quote]MOSCOW — Igor A. Samarsky of the southern Russian city of Krasnodar gets fuel economy on his 1998 Lada sedan that would make a Prius owner green with environmental envy.For all of 120 rubles — about $3.80, or a little more than a gallon of regular unleaded fuel in the United States — he can drive 140 miles. The Toyota hybrid would need three gallons of gas to drive that distance.
Economically, it’s no contest at the pump compared with gasoline because natural gas, whose main component is methane, is so abundant and cheap in Russia. It costs about $2 a gallon less than gasoline. (For such comparisons, compressed gas is measured by its cost for a volume containing the same amount of energy as a gallon of gasoline.)
Lax regulations in Russia have already provided a foothold for natural gas for cars. Even before the auto industry officially joined in, do-it-yourself kits were readily available. Unlike the hybrids and plug-ins produced by brand-name automobile companies, many of the natural gas cars in Russia are aftermarket conversions. In Russia, a complete system can be bought for less than $1,000 at a roadside repair shop in parts of the country where natural gas is commonly used, like the region around Krasnodar.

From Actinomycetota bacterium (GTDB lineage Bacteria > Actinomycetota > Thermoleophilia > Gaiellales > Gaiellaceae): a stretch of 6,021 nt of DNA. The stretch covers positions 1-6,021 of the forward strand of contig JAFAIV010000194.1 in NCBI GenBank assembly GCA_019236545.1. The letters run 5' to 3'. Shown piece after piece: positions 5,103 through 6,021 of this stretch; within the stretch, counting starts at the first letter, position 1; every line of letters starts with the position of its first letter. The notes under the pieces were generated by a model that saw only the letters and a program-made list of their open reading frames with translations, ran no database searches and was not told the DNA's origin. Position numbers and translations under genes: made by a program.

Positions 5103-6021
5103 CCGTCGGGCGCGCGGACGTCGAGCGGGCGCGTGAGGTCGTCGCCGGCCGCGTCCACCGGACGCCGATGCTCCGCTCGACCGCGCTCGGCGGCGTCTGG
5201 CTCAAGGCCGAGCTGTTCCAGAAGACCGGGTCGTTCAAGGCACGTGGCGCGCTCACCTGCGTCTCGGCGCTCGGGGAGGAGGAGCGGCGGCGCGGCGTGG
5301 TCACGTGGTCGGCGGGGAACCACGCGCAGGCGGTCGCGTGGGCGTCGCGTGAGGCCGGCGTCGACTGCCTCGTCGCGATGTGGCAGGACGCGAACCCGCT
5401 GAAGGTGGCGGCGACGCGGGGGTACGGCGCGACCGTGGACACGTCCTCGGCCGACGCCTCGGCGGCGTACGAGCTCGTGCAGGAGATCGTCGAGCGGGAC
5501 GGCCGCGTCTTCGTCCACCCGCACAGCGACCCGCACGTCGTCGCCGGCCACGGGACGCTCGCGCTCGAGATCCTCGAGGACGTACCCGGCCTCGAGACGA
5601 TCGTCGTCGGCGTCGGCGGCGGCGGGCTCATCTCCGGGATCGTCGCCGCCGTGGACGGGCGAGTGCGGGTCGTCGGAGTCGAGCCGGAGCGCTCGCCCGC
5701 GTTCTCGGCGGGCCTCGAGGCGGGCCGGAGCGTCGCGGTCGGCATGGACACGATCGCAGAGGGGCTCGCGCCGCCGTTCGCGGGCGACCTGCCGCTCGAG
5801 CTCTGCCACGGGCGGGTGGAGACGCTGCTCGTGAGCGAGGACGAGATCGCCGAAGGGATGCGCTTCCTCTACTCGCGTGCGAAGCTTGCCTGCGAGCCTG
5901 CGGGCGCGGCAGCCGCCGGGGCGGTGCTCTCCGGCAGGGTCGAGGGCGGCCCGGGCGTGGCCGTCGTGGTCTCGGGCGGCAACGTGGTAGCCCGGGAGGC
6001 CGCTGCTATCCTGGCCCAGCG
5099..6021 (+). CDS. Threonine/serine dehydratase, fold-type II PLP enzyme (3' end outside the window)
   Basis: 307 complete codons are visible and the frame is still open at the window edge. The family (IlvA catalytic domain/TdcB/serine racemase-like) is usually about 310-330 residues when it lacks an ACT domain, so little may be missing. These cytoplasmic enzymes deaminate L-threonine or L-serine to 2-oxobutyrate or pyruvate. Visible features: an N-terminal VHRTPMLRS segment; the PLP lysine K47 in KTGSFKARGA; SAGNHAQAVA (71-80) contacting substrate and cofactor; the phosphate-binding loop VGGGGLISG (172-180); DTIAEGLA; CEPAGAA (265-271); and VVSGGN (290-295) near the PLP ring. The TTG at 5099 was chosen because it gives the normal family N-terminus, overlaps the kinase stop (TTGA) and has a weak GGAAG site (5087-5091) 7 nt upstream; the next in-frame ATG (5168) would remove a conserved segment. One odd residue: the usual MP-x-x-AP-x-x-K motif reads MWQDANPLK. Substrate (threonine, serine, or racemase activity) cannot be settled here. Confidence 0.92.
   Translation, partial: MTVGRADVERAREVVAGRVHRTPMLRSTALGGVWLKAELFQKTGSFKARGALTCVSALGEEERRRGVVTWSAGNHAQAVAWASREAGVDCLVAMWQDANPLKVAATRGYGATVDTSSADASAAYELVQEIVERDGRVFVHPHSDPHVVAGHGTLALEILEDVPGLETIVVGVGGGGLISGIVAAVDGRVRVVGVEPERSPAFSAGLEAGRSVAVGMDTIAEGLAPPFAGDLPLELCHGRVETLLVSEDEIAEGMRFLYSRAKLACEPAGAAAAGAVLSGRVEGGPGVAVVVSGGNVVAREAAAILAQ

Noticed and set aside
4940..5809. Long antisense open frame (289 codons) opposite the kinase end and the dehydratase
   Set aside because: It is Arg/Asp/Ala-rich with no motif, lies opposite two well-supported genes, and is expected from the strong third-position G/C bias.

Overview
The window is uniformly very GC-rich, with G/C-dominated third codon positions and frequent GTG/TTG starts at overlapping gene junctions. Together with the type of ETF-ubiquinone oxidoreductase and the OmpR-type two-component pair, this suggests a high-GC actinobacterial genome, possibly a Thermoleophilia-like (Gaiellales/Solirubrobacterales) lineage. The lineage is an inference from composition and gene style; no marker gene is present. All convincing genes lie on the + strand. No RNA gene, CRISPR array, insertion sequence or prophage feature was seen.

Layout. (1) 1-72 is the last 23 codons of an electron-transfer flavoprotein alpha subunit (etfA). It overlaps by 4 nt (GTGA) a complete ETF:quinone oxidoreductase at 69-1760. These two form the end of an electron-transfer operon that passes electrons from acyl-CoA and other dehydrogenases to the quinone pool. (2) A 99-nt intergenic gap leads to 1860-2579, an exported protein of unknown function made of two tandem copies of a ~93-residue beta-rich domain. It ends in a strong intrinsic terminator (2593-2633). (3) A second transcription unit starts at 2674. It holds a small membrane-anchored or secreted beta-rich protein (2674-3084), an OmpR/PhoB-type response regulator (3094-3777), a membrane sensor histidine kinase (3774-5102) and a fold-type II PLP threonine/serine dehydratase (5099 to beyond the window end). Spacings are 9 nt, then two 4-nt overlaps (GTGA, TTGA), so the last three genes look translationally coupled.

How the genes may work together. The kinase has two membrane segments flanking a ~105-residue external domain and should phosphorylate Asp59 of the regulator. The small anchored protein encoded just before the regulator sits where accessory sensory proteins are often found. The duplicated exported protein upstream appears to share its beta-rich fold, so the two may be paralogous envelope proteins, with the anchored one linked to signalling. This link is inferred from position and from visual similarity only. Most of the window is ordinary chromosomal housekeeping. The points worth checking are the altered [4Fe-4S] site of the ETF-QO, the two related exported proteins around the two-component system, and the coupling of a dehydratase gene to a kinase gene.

The biggest issue in Russia, as it will be in any country that tries a conversion, is where drivers can refuel.
In both the United States and Russian conversions, a dashboard switch allows a driver to choose the fuel type, and most drivers keep their gasoline tanks filled as a reserve.
The United States has about 170,000 gasoline stations but only 1,200 filling stations where methane is sold. The Department of Energy estimates 112,000 vehicles in the country run on natural gas.
Russia, with a population just less than half that of the United States, has only 267 natural gas filling stations and an estimated 86,000 natural gas vehicles, according to a fact sheet prepared by Gazprom.